“Sir, give us that bread always…” Jn. 6:34
Last week, we witnessed through the readings how Jesus fed the people who came to listen to him in the desert with five loaves and two fish. But when they came back next day for more of the same he said to them, ‘Do not work for perishable food; work for the food that endures to eternal life.’
Looking at the liturgy today, we’re invited to reflect on the Lord’s wonderful provision, the demonstration of his enduring presence with us, and his love for us, as expressed in the Eucharist.
He has always loved his people and cared for them. The story of the Exodus experience, when he freed the Israelites from slavery and accompanied them on their succeeding long wandering in the desert, demonstrates the existence of this love from ages past. In spite of their grumbling and unfaithfulness, God never abandoned his people; the Lord supported and fed them, giving them Manna in the wilderness as a pledge of his divine care, his provision and saving love: “Mere men ate the bread of angels. He sent them abundance of food” (Ps. 78:25). All this pointed to the fulfilment of his promises as he brought them to his Holy Land, “to the mountain his right hand has won” (Ps. 78:54), so that they could be a people for him, an example of the nations.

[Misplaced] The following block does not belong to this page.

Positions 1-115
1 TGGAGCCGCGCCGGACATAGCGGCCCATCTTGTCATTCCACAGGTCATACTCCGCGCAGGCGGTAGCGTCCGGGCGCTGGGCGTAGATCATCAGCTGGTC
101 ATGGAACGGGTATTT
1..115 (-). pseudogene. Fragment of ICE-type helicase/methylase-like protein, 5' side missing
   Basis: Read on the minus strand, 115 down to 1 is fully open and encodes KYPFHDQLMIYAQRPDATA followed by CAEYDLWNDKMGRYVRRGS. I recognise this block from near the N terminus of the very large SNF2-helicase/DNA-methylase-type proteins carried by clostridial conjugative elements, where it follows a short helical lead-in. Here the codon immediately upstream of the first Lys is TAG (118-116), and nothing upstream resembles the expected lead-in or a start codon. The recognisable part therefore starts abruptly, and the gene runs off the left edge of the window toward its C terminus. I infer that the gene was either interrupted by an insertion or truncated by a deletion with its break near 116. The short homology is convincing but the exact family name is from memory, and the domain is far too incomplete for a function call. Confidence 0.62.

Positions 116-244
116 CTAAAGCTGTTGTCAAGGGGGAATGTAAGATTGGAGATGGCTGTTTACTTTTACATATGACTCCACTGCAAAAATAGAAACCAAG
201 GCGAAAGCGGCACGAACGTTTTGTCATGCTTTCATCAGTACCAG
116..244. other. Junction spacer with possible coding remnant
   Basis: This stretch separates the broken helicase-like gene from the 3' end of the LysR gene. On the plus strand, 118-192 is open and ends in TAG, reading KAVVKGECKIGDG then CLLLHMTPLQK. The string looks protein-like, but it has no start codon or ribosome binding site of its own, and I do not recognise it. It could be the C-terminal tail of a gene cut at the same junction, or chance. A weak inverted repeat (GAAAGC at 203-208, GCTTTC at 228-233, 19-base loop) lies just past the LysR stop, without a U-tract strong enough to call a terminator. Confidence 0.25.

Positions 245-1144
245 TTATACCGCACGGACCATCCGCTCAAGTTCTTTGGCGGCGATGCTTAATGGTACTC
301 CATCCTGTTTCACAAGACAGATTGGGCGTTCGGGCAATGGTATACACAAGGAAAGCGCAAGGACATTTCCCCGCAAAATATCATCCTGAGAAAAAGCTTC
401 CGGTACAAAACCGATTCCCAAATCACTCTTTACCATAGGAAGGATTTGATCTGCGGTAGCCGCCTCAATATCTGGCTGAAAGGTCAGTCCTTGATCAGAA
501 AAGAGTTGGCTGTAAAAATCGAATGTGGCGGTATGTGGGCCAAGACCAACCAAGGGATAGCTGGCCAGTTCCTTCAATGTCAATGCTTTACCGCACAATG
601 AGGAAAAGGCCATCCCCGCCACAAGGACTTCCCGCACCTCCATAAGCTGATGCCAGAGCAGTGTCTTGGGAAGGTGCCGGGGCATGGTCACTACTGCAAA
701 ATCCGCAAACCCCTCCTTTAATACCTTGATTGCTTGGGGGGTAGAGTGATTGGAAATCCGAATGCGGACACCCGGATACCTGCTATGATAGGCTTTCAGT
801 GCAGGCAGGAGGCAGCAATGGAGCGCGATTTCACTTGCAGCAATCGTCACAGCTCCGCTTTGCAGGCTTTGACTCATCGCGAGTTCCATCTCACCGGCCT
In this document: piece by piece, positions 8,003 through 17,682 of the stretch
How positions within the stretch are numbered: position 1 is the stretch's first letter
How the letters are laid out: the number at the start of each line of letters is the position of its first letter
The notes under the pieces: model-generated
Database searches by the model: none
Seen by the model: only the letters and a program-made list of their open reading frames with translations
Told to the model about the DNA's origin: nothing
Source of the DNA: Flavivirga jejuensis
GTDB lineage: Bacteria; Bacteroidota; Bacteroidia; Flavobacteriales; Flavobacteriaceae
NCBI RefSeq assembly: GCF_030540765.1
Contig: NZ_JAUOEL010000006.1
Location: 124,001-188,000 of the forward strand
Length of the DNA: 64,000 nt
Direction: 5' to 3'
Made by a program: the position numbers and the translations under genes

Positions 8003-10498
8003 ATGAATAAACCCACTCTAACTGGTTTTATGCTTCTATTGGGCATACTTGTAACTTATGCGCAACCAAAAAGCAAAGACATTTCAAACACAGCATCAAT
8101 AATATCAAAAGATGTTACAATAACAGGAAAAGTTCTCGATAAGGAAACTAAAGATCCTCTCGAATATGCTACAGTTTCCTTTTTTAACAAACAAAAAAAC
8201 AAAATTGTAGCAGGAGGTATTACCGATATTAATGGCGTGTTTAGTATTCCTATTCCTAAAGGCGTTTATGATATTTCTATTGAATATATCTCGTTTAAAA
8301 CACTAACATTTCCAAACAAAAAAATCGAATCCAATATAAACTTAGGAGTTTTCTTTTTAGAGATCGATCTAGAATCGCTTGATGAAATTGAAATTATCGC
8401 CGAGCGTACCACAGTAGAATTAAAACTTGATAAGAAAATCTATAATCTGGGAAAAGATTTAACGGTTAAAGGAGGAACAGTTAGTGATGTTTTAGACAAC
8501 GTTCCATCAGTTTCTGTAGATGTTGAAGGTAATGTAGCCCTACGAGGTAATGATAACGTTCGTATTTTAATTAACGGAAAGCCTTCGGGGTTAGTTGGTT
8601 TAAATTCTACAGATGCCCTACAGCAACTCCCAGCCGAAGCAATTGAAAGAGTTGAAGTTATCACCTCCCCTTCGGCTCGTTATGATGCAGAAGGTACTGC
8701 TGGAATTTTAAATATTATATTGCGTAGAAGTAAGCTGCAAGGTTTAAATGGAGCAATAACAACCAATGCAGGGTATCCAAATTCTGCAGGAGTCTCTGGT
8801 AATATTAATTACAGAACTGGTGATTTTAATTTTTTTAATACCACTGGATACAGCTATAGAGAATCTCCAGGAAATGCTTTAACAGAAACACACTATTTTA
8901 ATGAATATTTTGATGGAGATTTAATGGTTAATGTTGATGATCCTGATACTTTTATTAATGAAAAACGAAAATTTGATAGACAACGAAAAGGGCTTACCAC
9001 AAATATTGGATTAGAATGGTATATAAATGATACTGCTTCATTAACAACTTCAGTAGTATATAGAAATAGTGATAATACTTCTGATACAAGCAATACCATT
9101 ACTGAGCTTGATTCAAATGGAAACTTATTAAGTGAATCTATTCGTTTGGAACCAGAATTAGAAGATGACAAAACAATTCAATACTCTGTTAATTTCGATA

The Lord was always with them throughout their journey, and the ultimate expression of his saving presence was made manifest to them in Jesus. In Jesus, the promises are spiritualised, as he became the gateway to eternal life.
To listen to Jesus is to be changed - to have our minds renewed by what St. Paul writing to the Ephesians calls “a spiritual revolution” (Eph. 4:23), “so that we can put on the new self that has been created in God’s way” (Eph. 4:23).
Jesus, in his great discourse on bread, makes clear to the Pharisees that we can no longer be satisfied with material things, we say “Sir, give us that bread always” (Jn. 6:34). Jesus’ answer “I am the bread of life” (Jn. 6:35) shows him to be our provider and our saviour: to partake of the flesh of his Word and to eat the flesh of his Body in the Eucharist is to find true fulfilment, the answer to all our hunger, our needs and our spiritual yearning.
He gives us this gift as the reminder of his saving presence in our midst, always nourishing us, binding us together in communion, and leading us onwards to the Promised Land of the Heavenly Kingdom.
Fr Odinaka Nwadike